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How the CEOs of KnowBe4, ReliaQuest view tech hiring

Margie Manning

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Photo by rawpixel on Unsplash

Top executives at two of the largest and fastest-growing cybersecurity companies in the Tampa Bay area say they don’t have any trouble hiring workers.

The experiences of Stu Sjouwerman, CEO of KnowBe4 in Clearwater, and Brian Murphy, CEO of ReliaQuest in Tampa, run counter to the findings of a new survey from Robert Half Technology. Eighty-nine percent of those surveyed nationally, and 87 percent of the survey respondents in the Tampa-St. Pete area, said it’s difficult for their company to find skilled IT professionals.

Cybersecurity was the top skill needed, both nationally and in the Tampa-St. Pete metro area.

“Employers around the country and across all industries are challenged when it comes to growing their teams because of a limited pool of available talent,” John Reed, executive vice president of Robert Half, said in a news release.

Stu Sjouwerman, CEO, KnowBe4

Neither Sjouwerman nor Murphy are buying it.

“There’s an amazing amount of local talent available,” said Sjouwerman, whose nine-year-old company has grown to 752 employees. “We can find good people in sales, in tech support, in customer service, in accounting, and in marketing/PR. The only specific area where we have challenges is hard-to-find software developers that are specifically senior developers in our programming language. Those we relocate from anywhere in the world.”

Murphy specifically disagrees with reports citing a shortage of cybersecurity talent.

“There is no shortage of talent. There may be a shortage of trained and skilled cybersecurity professionals but there’s absolutely not a shortage of people who would like to be trained and skilled in cybersecurity,” Murphy said. “Now, if you are just looking for the one person with all the right skills, that might take a little bit longer. But I really think we don’t have a talent shortage. We have a skill transfer problem, and I think we need to look at how we train and develop differently.”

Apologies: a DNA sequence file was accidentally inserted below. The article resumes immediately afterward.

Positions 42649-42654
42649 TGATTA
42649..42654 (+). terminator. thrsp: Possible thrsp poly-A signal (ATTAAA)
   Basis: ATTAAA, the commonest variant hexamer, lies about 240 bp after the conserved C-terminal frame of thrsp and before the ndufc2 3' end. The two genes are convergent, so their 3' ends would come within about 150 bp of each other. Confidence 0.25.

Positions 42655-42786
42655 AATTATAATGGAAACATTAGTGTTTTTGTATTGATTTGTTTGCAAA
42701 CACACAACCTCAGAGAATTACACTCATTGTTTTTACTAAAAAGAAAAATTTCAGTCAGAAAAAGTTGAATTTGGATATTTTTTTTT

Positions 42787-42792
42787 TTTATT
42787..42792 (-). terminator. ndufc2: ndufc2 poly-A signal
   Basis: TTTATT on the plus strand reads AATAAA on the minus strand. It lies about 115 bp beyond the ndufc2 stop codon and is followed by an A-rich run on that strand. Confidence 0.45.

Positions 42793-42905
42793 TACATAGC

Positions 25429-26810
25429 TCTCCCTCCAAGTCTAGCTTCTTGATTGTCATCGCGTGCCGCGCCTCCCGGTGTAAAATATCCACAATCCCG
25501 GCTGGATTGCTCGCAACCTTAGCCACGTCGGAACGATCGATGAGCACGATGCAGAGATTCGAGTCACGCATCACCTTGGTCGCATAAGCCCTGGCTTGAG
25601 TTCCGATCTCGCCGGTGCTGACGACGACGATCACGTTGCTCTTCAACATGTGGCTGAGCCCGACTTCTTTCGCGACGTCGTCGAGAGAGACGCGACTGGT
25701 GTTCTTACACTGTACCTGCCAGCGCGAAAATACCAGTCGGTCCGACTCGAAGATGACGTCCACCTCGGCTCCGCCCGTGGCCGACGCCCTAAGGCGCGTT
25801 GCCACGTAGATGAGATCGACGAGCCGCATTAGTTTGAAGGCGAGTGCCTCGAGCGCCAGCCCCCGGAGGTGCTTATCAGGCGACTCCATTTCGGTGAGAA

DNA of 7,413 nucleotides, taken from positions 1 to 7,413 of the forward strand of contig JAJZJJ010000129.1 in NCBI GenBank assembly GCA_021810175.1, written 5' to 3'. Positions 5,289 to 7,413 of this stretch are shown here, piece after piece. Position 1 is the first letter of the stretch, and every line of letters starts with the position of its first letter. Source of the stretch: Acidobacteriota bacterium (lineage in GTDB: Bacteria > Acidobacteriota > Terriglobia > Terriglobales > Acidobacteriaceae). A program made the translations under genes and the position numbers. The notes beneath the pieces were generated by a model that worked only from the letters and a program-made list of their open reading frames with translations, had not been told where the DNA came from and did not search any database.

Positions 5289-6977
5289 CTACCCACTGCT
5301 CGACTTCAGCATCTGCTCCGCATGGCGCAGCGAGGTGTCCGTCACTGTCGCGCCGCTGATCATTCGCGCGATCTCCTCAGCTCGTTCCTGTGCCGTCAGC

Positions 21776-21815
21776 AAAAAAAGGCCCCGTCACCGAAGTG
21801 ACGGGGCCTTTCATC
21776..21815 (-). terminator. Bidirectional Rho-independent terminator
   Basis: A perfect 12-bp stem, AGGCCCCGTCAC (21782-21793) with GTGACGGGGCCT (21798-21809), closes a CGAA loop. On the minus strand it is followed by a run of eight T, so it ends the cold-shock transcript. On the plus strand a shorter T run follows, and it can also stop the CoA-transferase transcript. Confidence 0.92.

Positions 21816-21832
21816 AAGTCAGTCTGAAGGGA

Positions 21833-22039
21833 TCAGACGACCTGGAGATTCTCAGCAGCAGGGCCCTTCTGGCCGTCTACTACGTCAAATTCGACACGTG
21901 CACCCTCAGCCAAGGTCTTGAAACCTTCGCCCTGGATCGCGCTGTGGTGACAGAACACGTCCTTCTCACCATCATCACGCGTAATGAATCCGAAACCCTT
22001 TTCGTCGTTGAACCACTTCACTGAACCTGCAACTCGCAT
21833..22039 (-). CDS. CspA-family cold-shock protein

Brian Murphy

ReliaQuest, which works with large companies on their cybersecurity programs, committed $1 million to University of South Florida last year to fund the ReliaQuest Cybersecurity Labs at the USF Muma College of Business. It’s an extension of ReliaQuest University, the company’s own internal training program. Both ReliaQuest University and the USF program use the company’s training tool, the ReliaQuest Cyber Simulator, an immersive program that teaches fundamental skills. It cuts learning time from 14 months to four weeks, Murphy said.

That investment has paid off. The company has hired 110 people so far in 2019, and is on track to hire at least 90 more by the end of the year.

“We don’t have a problem hiring people who want to learn, that have the aptitude and have the attitude, energy and effort and that fit the mindset of ReliaQuest,” Murphy said.

Company culture makes a difference as well. Great Place to Work named both KnowBe4 and ReliaQuest as “Best Workplaces in Technology” in 2019, and Sjouwerman this month won a Glassdoor Employees’ Choice award, honoring top CEOs.

Other findings from the Robert Half Technology’s State of U.S. Tech Hiring research include:

• 67 percent of IT hiring decision-makers plan to expand their teams by adding full-time employees, up four points from the first half of the year.

• Almost all respondents — 95 percent — said they will bring on project professionals to support their teams.

• Of those, 59 percent say consultants are a part of their overall hiring strategy and 56 percent say they’ll bring project professionals on when there’s a sudden vacancy on their team.

• Nearly all IT leaders, 97 percent, noted they are confident in their company’s prospects for growth in the second half of 2019.

• Industries planning to expand IT teams by adding new positions through the end of the year ranked as follows: construction; business services; banking and financial services; energy, utilities, oil and gas; finance; retail; and healthcare.

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